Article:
European Parliament President Calls for End to Capital Punishment

During a recent meeting of the European Union's full assembly, European Parliament president Josep Borrell called on the 76 countries around the world that continue to retain the death penalty to discontinue use of capital punishment. He noted that the United States is the only democratic state that makes "widespread use" of the death penalty and that the European Union has a duty to convince Americans to end the practice.

"Most unfortunately, in the U.S. the 1000th execution was carried out. The fact that it almost coincided with Human Rights Day makes this fact particularly poignant," Borrell told the assembly. "But there is a glimmer of hope. U.S. society is changing its views on the death penalty." Borrell then added, "For us in Europe, the right to life is an inalienable right. No one ever loses their right to life, no matter what they have done."

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INTERNATIONAL: World Day Against the Death Penalty

October 10th was World Day Against the Death Penalty, an occassion that Amnesty International used to urge abolition of the death penalty in all African states. Amnesty officials noted that recent developments show a trend toward death penalty abolition among African countries, and they stated that the majority of the continent's nations have abandoned using capital punishment. Senegal abolished the death penalty for all crimes in December 2004 and Liberia in September 2005. In March 2005, Kenyan officials announced that they are committed to ending the death penalty and are taking steps to commute all death sentences to life in prison without parole. Benin and Morocco have halted executions, and the Ugandan Constitutional Court recently ended the death penalty for certain crimes. In all, 13 of Africa's 53 states have permanently abolished the death penalty and another 20 countries no longer carry out executions. During World Day events hosted by Amnesty International around the globe, people signed a petition against capital punishment that will be presented to heads of state in Africa.

The World Day Against the Death Penalty is organized by the World Coalition Against the Death Penalty, a group of 38 human rights organizations, local and regional authorities, bar associations, and trade unions.

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INTERNATIONAL RESOURCE: "Amicus Journal" Highlights Death Penalty Developments

The Amicus Journal discusses death penalty issues from around the world.  The latest edition contains articles on the "teamwork" approach used by capital defense attorneys in Virginia, Africa's progress in abandoning the death penalty, and a feature on the experience of being a lawyer on the front lines of capital litigation in the U.S. The publication also examines the recent U.S. Supreme Court cases of Medellin  v. Dretke and Miller-El v. Dretke.  (13 Amicus Journal (2005), published in London by the Andrew Lee Jones Fund). See Resources. 

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NEW RESOURCE: Foreign Nationals on U.S. Death Rows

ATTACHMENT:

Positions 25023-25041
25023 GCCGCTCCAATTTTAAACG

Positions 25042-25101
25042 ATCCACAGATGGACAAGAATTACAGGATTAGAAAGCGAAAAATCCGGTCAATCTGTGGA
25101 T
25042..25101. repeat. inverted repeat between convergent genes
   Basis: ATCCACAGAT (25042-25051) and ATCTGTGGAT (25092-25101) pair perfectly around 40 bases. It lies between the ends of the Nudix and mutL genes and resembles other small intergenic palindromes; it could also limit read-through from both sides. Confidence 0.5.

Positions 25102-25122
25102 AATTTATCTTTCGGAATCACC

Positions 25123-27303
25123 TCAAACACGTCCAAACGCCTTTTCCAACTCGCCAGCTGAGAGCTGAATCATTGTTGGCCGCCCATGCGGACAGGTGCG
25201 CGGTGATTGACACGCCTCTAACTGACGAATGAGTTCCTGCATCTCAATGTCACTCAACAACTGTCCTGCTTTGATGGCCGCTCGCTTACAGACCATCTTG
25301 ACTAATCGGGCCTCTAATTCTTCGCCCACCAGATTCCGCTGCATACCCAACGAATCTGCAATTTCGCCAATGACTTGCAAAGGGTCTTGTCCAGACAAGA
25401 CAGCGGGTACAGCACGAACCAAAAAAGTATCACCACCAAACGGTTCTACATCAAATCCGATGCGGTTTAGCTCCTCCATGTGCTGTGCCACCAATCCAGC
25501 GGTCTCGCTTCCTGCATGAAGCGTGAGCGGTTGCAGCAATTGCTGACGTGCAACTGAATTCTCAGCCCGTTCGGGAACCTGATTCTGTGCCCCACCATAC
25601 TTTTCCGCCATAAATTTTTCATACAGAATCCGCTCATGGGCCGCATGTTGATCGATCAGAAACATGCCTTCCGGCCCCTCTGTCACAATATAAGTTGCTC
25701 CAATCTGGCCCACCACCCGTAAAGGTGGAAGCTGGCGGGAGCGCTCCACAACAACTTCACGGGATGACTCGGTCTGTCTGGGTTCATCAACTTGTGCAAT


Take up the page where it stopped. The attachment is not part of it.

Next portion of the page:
The latest edition of the Consular Rights in America newsletter is now available.  The newsletter discusses legal and political developments concerning citizens of other countries who are in prison or on death row in the U.S.  Issue 29 contains excerpts from the Texas Lawyer of recent arguments before the Texas Court of Criminal Appeals in the case of Jose Medellin, a Mexican citizen on death row in Texas.  This case has already been the subject of arguments before the U.S. Supreme Court, the International Court of Justice, and of a presidential decision.  The newsletter also discusses the decision of the Oklahoma Court of Criminal Appeals regarding Osbaldo Torres, a former death row inmate also from Mexico.  The newsletter is published by Mark Warren of Human Rights Research. 

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INNOCENCE: It Happens in China, Too

Qin Yanhong was convicted of rape and murder in China in 1999.  A panel of judges sentenced him to death.  His conviction was the result of a confession that followed days of torture and interrorgation by police, despite the fact that such tactics are forbidden under Chinese law.  The senior detective on the case expressed absolute confidence in the conviction and even offered to accept the punishment if it was proven wrong.  In 2001, another man walked into a nearby police station and confessed to a spate of killings and described the murder that Mr. Qin had been accused of in perfect detail.  Even then, officials tried to cover up the new revelations and keep Mr. Qin on death row until a reporter heard about the confession by the serial killer.  Qin was finally freed in 2002.  In 2005 alone, there have been about 12 similar reversals of convictions, including a number for murder. 

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Taiwan President Promises to Abolish the Death Penalty

Taiwan President Chen Shui-bian has vowed to abolish the death penalty so that his country can become a nation founded on the basis of human rights. In making his announcement, Chen noted, "Abolishing the death penalty has become a world trend. Almost every year there is one country abolishing the death penalty. . . . Since I became president in 2000, Taiwan launched the campaign to abolish the death penalty by reducing the handing down and execution of capital punishment, and by making it harder for inmates to receive parole and forcing them to pay more compensation to victims." The number of executions carried out in Taiwan has declined from 32 in 1998 to 17 in 2000 to one so far this year.